This year's iteration of Madden is certainly a challenging one as well. Back on the last generation of consoles, I spent a lot of time playing titles like Madden NFL 12, and I got entirely too good at it. Running was too easy, passing became too predictable and even on Madden difficult I was winning by a solid forty or so points a game without really breaking a sweat. This year's game put me through my paces early on, with two of my first three games on the Pro difficulty pushing me into overtime. I love that it is challenging without feeling cheap, and I am currently settled in comfortably on All-Pro difficulty. Madden difficulty will be coming, but I am not quite there yet.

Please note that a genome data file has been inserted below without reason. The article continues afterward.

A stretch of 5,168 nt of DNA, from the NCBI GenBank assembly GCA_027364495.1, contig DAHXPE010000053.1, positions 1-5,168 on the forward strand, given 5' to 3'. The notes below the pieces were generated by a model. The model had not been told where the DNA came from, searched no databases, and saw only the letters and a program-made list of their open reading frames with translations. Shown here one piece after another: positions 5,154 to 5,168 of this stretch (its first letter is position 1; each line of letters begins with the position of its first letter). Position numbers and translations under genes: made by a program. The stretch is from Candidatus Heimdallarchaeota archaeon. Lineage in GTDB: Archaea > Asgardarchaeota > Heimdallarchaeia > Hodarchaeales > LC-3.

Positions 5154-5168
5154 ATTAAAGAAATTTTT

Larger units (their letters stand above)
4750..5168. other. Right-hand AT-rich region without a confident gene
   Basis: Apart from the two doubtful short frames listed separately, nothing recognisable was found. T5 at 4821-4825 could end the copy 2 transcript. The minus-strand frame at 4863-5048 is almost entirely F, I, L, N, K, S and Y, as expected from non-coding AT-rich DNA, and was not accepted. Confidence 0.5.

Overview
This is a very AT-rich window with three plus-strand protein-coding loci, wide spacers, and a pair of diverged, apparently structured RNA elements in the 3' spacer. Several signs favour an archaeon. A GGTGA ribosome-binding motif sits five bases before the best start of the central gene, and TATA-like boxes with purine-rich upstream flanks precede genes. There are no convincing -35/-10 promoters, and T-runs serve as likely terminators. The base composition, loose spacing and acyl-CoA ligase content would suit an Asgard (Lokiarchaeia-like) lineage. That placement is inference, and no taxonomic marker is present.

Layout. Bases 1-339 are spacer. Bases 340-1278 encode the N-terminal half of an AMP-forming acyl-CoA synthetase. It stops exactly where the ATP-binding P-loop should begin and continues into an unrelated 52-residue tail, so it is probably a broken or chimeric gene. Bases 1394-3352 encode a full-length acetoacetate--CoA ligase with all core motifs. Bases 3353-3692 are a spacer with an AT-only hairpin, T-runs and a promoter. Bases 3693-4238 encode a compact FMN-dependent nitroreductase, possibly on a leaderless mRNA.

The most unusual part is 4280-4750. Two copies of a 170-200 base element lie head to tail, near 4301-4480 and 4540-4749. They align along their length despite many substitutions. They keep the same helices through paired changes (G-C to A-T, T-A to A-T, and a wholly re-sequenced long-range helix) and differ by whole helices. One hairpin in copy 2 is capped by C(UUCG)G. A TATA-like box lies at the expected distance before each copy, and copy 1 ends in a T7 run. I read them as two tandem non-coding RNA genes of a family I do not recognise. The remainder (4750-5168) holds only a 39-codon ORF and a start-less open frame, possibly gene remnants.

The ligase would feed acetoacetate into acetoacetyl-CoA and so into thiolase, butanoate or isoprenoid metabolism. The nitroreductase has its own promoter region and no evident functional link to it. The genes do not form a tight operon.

One of the things that helps this year's release is the quality of the product on the field, but the number of options off of the field continue to grow as well. I still spend the vast majority of my time in franchise mode. The progression systems have a distinctively RPG style to them that makes developing my players and team very rewarding. MUT (Madden Ultimate Team) returns as EA's form of microtransaction money sink, but you can still have a good deal of fun with the mode without spending a cent on it. This mode is like a mix between fantasy football and sports card collecting. You pick a team and style that suits you and then you open up packs of cards to help flesh out your team. Early on the players you are pulling tend to be of the lower talent variety, with overall scores in the fifties and sixties. As you complete challenges and earn coins in this mode, you can purchase new packs of cards (or spend actual cash to do so as well). These packs of cards will unlock new players at random. As someone who grew up collecting sports cards, I find the collection aspects highly entertaining and the weekly objectives that keep changing promise to keep things fresh going forward.